-In ‘It’s A Small World’ America is represented as cactus’, football players and hamburgers.
-The layout of the park is a lot nicer compared to Disney World. However, we didn’t like that we could never find a cast member to talk to and one could smoke anywhere in the park.
-We did like that you could sit on the grass to watch the parade and when going from Adventureland to Frontierland you get to crawl through different caves and walk on suspended bridges.

Alice in Wonderland maze

-In Fantasyland, each princess has their own house and there’s even an Alice in Wonderland maze!
-Instead of Mickey Ice Cream Bars, they serve Mickey beignets and crepes. No turkey legs though.
-The shows were phenomenal. The dancers were SO good and there were so many different characters represented.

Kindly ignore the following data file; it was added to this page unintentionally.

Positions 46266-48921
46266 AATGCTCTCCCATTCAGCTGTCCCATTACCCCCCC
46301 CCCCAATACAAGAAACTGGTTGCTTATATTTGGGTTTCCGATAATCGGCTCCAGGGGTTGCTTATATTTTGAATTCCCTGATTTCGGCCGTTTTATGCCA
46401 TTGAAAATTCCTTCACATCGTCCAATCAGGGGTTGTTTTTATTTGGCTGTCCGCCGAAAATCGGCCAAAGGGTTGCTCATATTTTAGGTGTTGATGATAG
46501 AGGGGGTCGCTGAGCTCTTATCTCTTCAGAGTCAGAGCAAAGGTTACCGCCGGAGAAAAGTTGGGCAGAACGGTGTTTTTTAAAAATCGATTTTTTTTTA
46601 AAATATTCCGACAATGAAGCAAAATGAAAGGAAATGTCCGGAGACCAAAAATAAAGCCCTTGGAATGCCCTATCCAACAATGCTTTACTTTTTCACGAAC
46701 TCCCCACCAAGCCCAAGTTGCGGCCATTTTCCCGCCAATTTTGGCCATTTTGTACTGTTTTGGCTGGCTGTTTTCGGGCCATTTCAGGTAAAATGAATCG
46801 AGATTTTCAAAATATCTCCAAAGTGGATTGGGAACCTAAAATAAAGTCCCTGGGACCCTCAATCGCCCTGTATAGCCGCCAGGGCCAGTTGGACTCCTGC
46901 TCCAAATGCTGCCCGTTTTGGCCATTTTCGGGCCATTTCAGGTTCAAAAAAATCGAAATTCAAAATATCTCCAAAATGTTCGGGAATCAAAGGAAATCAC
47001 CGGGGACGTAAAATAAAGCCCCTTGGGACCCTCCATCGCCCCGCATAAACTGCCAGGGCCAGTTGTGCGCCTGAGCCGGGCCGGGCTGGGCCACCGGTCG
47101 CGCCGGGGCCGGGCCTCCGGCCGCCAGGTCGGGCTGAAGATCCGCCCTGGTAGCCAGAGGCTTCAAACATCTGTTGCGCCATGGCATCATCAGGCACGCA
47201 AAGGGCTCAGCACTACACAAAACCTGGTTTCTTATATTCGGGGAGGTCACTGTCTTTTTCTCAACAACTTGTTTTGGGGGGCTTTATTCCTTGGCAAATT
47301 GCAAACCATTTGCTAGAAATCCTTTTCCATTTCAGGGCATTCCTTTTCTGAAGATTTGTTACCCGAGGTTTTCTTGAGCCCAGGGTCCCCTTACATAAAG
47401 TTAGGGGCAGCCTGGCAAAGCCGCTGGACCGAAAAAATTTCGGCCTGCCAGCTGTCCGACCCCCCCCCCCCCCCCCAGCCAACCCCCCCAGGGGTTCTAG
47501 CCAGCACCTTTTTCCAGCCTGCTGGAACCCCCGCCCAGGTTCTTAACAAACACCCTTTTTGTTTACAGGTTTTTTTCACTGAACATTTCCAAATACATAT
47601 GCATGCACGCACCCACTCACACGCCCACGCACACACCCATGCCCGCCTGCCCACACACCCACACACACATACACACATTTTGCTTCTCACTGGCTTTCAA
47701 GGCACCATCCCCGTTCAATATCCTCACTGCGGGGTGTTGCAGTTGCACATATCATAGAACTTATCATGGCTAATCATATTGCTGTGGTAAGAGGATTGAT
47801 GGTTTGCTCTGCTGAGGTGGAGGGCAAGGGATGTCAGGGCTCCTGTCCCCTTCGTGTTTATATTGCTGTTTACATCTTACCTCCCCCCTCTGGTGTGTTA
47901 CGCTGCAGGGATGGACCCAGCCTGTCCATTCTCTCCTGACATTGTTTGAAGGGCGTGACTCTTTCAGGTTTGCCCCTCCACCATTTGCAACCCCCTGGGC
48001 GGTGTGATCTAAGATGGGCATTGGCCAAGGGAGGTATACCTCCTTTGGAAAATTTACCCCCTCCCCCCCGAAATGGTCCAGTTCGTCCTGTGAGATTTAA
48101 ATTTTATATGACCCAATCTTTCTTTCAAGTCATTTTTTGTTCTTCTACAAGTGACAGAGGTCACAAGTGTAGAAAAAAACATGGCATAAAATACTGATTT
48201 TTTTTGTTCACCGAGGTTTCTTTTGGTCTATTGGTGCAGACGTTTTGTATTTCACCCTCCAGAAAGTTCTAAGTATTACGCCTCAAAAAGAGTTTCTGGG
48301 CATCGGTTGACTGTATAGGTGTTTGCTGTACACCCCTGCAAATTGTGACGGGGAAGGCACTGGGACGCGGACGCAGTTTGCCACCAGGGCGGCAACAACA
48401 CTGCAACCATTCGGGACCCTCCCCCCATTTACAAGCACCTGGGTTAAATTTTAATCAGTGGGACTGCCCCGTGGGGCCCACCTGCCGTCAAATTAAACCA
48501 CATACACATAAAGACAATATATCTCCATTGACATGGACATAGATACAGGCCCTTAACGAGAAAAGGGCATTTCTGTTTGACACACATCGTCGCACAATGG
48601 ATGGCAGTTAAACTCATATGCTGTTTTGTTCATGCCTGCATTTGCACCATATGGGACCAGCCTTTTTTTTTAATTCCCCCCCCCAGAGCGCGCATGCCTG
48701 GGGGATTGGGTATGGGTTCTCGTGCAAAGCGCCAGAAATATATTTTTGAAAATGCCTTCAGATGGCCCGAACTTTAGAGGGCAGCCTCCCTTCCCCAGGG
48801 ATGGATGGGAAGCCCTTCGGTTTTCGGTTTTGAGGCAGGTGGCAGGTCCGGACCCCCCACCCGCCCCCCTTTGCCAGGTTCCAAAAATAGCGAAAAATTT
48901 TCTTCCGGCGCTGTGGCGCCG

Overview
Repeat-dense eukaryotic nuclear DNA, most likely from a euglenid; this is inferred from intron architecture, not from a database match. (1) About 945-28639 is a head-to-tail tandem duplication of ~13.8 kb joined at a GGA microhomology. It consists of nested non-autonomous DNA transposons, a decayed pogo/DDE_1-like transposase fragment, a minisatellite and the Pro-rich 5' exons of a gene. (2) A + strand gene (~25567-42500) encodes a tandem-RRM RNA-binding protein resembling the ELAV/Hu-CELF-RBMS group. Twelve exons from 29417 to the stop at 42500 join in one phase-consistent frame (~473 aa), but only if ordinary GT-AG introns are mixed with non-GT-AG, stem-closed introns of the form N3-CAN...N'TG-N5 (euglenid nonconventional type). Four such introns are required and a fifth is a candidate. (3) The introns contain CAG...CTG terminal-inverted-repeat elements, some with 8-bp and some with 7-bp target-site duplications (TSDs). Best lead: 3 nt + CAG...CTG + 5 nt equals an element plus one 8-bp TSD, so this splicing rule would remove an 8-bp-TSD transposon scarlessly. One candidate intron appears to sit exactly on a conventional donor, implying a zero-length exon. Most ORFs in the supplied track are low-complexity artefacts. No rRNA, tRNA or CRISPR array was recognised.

Now what, Queen of Hearts?

-The parade was even better. The floats were so ornate and they had a lot of floats we don’t have in Disneyworld. We do however, like the Disneyworld parade music better.
-We were sad to learn there are no fireworks, as the park closes at 8 p.m.

Bonjour Mickey!


-And Disney Studios? (Our hollywood studios) Don’t waste your time. There’s not much to it.

Oh yah, and about that mouse we all know and love? In Disneyland Paris, Mickey Mouse speaks french. J’adore Mickey!
(Minnie still speaks english though).

How do you pose in front of the Eiffel Tower?

A quick change of hotels this morning (it was more centrally located) and we were ready for our touristy day in Paris.

I remember drinking the best hot chocolate in Paris, so before we started our day we stopped to enjoy the cafe du chocolat. Catie realized the reason I love it so much is because it’s made with dark chocolate, which she is not a fan of. From now on I know to only recommend Paris hot chocolate to dark chocolate connoisseurs.